Hot weather squelches the writing urge. It’s supposed to get up to 99° F (37° C) today—the average for today is 73° F (23° C)—and my focus has baked away in the
summer spring sunlight. I am actually contemplating a trip to the Mall of America mainly to hide in their air conditioning. But before I go (there or somewhere else), I have locked myself in with my own air conditioner and my computer, determined to get a blog post out.
I’m impressed at how much knitting I’m getting done despite the weather. A major factor is that as we prepare to switch to a new library management system at work, I’ve had to sit through a series of live trainings, conference calls, and webinars. I hardly need to take notes nowadays (“I’ll have the PowerPoint uploaded to the conference website by tomorrow” is a standard refrain at the modern presentation), which leaves me free to knit the hours away. (And it is hours. Lots of them. Ack!) I continue to network via knitting. At the last training, I connected with another librarian who’d brought a couple of fingerless glove projects with her to get her through the days. Also, I’d been wearing shawlettes to the training and sitting close to the front of the room. One morning, the trainer saw me in the restroom and asked if I was wearing a Hitchhiker.* Yep, another knitter. The next day, she started the presentation in her usual way by asking if there were any questions on yesterday’s material, and then interrupted herself to call out, “Hey there, Knitter! I see you!” much to the amusement of the other people at my table.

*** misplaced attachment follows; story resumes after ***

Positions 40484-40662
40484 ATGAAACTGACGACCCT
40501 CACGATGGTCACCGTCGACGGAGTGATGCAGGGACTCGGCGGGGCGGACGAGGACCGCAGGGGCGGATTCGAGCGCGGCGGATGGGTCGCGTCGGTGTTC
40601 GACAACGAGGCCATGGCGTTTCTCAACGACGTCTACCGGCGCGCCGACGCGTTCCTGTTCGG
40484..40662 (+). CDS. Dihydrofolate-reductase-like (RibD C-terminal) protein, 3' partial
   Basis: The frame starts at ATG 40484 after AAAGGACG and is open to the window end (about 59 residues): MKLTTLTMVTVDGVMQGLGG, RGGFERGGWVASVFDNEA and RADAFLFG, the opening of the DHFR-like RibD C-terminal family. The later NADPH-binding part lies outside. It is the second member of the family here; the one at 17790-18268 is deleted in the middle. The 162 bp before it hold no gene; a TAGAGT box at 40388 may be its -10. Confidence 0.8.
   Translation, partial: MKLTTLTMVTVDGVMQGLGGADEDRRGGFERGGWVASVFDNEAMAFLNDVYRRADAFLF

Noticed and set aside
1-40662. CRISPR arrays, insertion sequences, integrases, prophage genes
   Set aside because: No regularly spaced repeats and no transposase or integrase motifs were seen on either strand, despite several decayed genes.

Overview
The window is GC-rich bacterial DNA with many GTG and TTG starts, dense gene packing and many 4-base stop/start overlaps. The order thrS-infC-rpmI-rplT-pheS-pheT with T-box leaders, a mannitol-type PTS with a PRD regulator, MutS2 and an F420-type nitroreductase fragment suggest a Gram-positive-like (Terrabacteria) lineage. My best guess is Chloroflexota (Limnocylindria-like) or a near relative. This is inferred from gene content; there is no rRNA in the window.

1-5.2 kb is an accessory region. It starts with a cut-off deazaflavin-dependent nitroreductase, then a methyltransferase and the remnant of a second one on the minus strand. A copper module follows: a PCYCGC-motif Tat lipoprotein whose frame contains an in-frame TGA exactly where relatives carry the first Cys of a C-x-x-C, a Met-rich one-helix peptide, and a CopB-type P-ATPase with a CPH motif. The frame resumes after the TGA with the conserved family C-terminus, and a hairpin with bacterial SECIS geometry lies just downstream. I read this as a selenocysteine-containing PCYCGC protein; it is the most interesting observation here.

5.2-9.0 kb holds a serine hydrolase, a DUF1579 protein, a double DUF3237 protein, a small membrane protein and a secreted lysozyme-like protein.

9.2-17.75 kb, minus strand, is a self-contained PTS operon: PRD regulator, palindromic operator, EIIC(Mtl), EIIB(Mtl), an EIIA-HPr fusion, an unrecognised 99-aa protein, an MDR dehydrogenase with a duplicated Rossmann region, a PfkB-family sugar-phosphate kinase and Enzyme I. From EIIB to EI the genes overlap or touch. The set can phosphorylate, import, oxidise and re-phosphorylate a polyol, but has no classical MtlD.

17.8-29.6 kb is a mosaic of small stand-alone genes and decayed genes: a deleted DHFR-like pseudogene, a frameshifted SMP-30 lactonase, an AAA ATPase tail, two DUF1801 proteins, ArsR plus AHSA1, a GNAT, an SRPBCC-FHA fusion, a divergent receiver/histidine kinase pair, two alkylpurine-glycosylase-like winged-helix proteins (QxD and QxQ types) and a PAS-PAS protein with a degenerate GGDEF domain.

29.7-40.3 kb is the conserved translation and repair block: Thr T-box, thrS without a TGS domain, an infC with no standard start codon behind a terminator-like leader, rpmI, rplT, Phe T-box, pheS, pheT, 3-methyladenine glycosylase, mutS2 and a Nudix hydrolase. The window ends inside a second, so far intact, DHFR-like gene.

My new Summer Sky shawlette exists because of these trainings. When our library consortium launched the transition to the new system back in January, I needed a project for the two-day event. I chose my yarn, figured out which needle I’d use, and headed off to St. Cloud. The shawlette began quite normally, with a section of garter stitch. I knitted away, looking forward to the first mesh section for a little variety. The thing is, I hadn’t looked all that closely at the pattern beyond what I’d need to work it. I thought the mesh would be Janina Kallio’s traditional (yo, k2tog) mesh. Nope. It was a pattern stitch called Open Star Lace: pretty, but harder to work. It’s built around a (yo, k3pso) repeat, where k3pso means knit 3 stitches, then pass the first of these stitches over the other two. I hadn’t brought a lace needle with me, and I was having the hardest time getting the point of the needle into that first stitch. My hands ached after a row of this. And yes, I was trapped away from home with this as my only project (sob!). When I got home, I promptly ignored it in favor of projects that were more fun and easier on my hands.
But the trainings continued, and we started a series of twice-weekly conference calls. I finally got tired of feeling like a slacker every time I saw Summer Sky’s project bag, and began taking it to work. Luckily for my hands and my patience, Open Star Lace gets easier with practice. Several conference calls and most of a four-day training later, I have a new shawlette! Weather permitting, I’m thinking about wearing it on January 31, when we’re supposed to go live with the new LMS.
Pattern: Summer Sky
Yarn: Cascade Yarns Heritage Silk Paints
Colorway: Misty Blue (9942)
Needles: 5 (3.75 mm)
*It was actually a Be Simple Variations shawlette, but they’re similar.